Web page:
To sum up, the trade situation in Mexico can be evaluated ambiguously, as it has both positive and negative characteristics. On the one hand, Mexico is rich with certain kinds of natural resources, and therefore, is an active exporter to countries like the US, Canada, China, etc. On the other hand, the area of Mexico’s production is mostly limited to the mining industry, with other spheres being less significant in its export range.

Because the socio-economic situation in modern Mexico is unstable, the government of the country needs to reconsider its trade policy. Production improvements in certain spheres, such as the electronics and automobile industry, can accelerate the growth rate of Mexico’s GDP and its general budget. At the same time, the country needs to maintain trading relationships with its long-term economic partners to ensure financial stability.

Reference List

Bergsten, C.F. and de Bolle, M. (eds.) (2017) A path forward for NAFTA. Washington: Peterson Institute for International Economics.

Diaz-Briquets, S. and Weintraub, S. (eds.) (2019) Regional and sectoral development in Mexico as alternatives to migration. New York, NY: Routledge.

Gálvez, A. (2018) Eating NAFTA: trade, food policies, and the destruction of Mexico. Oakland, CA: University of California Press.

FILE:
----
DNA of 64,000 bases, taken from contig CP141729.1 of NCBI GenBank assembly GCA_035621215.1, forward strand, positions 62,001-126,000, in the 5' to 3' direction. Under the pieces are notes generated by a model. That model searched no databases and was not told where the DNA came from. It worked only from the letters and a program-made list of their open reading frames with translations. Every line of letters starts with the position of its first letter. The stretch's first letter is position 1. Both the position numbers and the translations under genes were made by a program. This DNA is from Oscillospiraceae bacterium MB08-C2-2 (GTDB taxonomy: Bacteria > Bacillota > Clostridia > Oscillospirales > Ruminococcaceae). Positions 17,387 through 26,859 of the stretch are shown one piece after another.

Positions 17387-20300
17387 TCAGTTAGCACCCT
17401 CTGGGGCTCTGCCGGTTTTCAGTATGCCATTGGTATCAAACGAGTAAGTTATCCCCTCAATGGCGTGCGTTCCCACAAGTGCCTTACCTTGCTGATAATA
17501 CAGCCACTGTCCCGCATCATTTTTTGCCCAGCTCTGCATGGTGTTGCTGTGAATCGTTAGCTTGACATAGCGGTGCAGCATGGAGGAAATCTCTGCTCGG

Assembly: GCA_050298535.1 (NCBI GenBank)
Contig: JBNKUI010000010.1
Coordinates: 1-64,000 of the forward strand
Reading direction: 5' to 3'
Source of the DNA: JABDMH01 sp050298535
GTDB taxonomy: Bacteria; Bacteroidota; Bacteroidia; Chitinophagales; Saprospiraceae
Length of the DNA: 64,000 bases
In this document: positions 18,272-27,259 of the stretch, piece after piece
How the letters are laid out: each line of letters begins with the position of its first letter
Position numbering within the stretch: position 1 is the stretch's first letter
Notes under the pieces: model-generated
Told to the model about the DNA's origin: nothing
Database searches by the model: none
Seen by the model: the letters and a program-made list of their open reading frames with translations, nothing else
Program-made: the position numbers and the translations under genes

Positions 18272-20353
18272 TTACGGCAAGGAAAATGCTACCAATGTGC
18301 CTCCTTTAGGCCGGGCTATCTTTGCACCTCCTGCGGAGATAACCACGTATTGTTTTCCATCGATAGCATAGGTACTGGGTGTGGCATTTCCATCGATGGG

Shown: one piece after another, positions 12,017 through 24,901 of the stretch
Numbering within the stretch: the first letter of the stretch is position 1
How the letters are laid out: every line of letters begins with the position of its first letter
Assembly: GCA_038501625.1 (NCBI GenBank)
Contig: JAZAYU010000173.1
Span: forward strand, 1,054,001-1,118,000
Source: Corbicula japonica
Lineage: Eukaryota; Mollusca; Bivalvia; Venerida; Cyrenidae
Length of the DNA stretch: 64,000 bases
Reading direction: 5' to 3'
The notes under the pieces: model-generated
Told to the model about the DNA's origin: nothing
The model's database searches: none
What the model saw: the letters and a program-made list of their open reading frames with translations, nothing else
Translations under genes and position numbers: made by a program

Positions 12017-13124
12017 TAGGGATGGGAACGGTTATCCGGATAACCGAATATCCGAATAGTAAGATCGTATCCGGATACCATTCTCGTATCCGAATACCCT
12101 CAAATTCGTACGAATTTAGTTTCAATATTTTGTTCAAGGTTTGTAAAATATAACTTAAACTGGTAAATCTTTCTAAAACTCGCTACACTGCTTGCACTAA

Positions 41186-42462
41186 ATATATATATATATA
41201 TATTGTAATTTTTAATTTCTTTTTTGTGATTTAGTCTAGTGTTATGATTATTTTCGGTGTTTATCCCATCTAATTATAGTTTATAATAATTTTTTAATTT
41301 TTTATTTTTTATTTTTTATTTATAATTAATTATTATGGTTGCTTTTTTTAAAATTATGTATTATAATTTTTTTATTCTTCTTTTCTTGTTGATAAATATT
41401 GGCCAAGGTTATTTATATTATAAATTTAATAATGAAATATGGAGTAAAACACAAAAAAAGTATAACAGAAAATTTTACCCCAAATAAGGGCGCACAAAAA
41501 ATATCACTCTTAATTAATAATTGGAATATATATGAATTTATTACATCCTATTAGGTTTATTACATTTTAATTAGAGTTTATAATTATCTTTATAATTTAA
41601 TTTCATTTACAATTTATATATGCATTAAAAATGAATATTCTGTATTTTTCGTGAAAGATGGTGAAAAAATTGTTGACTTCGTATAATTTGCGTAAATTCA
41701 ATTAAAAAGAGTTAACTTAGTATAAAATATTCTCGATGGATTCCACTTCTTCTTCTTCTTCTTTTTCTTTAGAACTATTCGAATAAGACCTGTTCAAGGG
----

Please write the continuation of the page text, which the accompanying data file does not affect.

International Business Publications (2016) Mexico export-import, trade and business directory. Volume 1: strategic information and contacts. Morrisville, NC: Lulu.

Law, C. M. (ed.) (2017) Restructuring the Global Automobile Industry. London: Routledge.

Looney, R. E. (ed.) (2018) Handbook of international trade agreements: Country, regional and global approaches. New York, NY: Routledge.

OECD, CAF and ECLAC (2018) Latin American economic outlook 2018: rethinking institutions for development. Paris: OECD Publishing.

Paik, Y., Kwon, J.W. and Chen, D. (2017) Global business: connecting theory to reality. New York, NY: Routledge.

Peng, M.W. (2017) GLOBAL4. Boston, MA: Cengage Learning.

Schaffer, R., ‎Agusti, F. and ‎Dhooge, L.J. (2017) International business law and its environment. Boston, MA: Cengage Learning.

Wiradanti, B. et al. (2016) ‘Trends in trade and port development of rising economies: Mexico and Indonesia’, Logistics Research Network Conference, Kingston upon Hull, United Kingdom. Kingston upon Hull: Chartered Institute of Logistics and Transport, pp. 1-9. Web.